A Mukherjee World - Inside Insight


Computers and Associated Paraphernalia

By Anamika Mukherjee

It started with a single computer. Just one. A desktop, not even a branded one, but that’s where the trouble began. First, I remember, there were relatively minor challenges to tackle. For instance, the kind of cabinet it used. Once upon a time, a cabinet was a large piece of furniture that you kept your stuff in. Now you have cabinets that need to be turned off manually and cabinets that turn themselves off automatically when you shut down. If you have the latter type and you don’t realize it, you will keep pushing the button every time you want to turn the thing off, and that turns it on again, which endless loop can result in being hopelessly late for whatever crucial meeting you were running late for (or, alternatively, burning the rice, again!).

Oh for such childishly simple problems. I should have known that from this auspicious beginning things would certainly get worse.

It was only a matter of time – and not very much time at that – before we got an Internet connection. The joys of configuring the pop server to download mail were left to Amit, whom they kept in happy entertainment for many long hours. Downloading mail had several prerequisites, the main one being the installation of Linux. Windows used to be what you opened to let some breeze in (or let the climate come in, as an erstwhile teacher used to proclaim). Nowadays, it appears, it only lets viruses in. Linux was duly installed in dual boot mode (nothing to do with footwear), as dummies like me could hardly be expected to survive without Windows. Now I had to be alert when starting the computer to promptly jab appropriate keys, or else, without further ado, the computer would boot Linux and leave me floundering helplessly in its murky, non-GUI depths.

Slowly, and at immense cost to Amit’s patience, I started unraveling the mysteries Linux. There existed between the three of us a perpetual state of cold war with occasional hot flashes. Typically, the situation would develop something like this:

Me: How do I…?
Amit: Type $*(&#*(TY(PY(H(PT^*%* at the shell.
Me (typing furiously): That won’t work
Computer: It appears you are speaking a different language or are from a different planet. Switch to one of 35,667 languages that I speak.
Me: It’s not working. This stupid computer…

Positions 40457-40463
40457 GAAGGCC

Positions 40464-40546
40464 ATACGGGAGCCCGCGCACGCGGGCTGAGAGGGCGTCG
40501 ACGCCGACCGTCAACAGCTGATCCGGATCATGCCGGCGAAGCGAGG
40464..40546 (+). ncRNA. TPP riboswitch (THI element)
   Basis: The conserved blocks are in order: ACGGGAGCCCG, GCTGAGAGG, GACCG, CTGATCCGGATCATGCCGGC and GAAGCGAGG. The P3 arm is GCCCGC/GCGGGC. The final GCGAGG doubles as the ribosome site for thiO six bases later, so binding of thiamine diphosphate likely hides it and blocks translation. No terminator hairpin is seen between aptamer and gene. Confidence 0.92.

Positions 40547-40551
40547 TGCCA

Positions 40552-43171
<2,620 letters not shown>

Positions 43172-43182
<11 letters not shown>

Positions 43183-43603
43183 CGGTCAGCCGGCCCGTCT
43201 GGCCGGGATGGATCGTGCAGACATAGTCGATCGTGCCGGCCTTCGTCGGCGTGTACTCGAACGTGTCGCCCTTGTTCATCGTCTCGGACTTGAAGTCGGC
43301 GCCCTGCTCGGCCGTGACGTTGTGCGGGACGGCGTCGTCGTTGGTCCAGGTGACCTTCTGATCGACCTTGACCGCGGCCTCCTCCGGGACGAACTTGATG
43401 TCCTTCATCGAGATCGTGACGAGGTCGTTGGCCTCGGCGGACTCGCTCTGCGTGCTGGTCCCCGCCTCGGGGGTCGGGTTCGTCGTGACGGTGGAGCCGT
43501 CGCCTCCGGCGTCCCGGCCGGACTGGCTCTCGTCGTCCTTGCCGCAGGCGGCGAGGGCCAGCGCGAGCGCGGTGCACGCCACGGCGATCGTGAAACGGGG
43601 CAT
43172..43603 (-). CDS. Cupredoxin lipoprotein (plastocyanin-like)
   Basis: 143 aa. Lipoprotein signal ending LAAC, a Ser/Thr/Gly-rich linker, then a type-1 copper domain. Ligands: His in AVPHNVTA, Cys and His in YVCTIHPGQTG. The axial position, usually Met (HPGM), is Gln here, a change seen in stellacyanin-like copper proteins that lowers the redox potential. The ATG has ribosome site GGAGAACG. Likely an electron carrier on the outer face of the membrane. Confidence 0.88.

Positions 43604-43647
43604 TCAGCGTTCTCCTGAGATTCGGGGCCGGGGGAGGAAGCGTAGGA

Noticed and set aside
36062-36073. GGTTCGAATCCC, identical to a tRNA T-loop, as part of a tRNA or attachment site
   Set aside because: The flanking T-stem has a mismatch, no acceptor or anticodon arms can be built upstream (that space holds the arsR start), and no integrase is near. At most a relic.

From there on, the situation would deteriorate rapidly, with me and Linux trading insults and Amit trying to justify why the computer was right and I was wrong.

Amit, eventually hit upon a workable solution. We would get another computer. Then we would use the Linux only for mail and for his occasional weekend fling with the computer. The “other computer” we would use for all “normal” activities on Windows. That way, we would be safe from viruses and also have a workable computer.

I’m not quite sure how, but somehow the second computer evolved into a laptop. This would not have mattered, but for the added dimension: wireless capability. Very soon, a wireless router had been flicked from a friend and was cluttering our telephone table with wires (not as wireless as it sounds)!

Amit was mightily pleased because it meant that he could surf the Net from the bathroom, but I had to come to grips with telephone connections. One wire from phone line to router. One wire from router to modem. One line from modem to cordless phone (also not very cordless). One wire from each to electric mains. All it needed was tomato sauce and you’d have a veritable spaghetti bolognaise over there behind the telephone table.

Now, instructed Amit, to use the phone, pull a wire from here to here, but don’t pull this one, pull that one. To use the Internet, do the opposite. Oh, and if you want to dial up directly from the laptop, pull that wire there and put it here. That way, you use the internal modem, so you can be online even if there’s a power cut (provided the laptop battery is up to it). And by the way, if you want to know the status of the connection, just glance at the modem. If all eighteen lights are glowing, you’re online. If only half of them are glowing, you’re offline. (If none of them are glowing, turn on the mains and try again.) But only if you connected wirelessly. If you connected via your laptop, it’s the internal modem, remember.

No, I didn’t remember and I still don’t. I am continuously puzzled about why the modem is lit up like a Christmas tree when the telephone wire is clearly plugged into my laptop (because he neglected to mention that you can still dial up wirelessly even if the wire is in fact connected to the laptop). Or why my internet connection drops when there’s a power cut when he specifically said it wouldn’t (because if you connect wirelessly, you depend on the wireless router and external modem getting a continuous power supply he explains patiently through gritted teeth for the umpteenth time).

Meanwhile, the geography of our home kept changing significantly. At first, the telephone line had to be close to the desktop, so that the desktop could dial up. Later, the telephone line had to be close to the telephone set, which had been moved miles away from the desktop. So a very long telephone wire was bought, which would stretch across the living room, across the dining room, across the hall, and across the study, to the back of the desk on which the desktop sat. Of course, after disconnecting from the Net, one had to wind up this never-ending length of wire as well.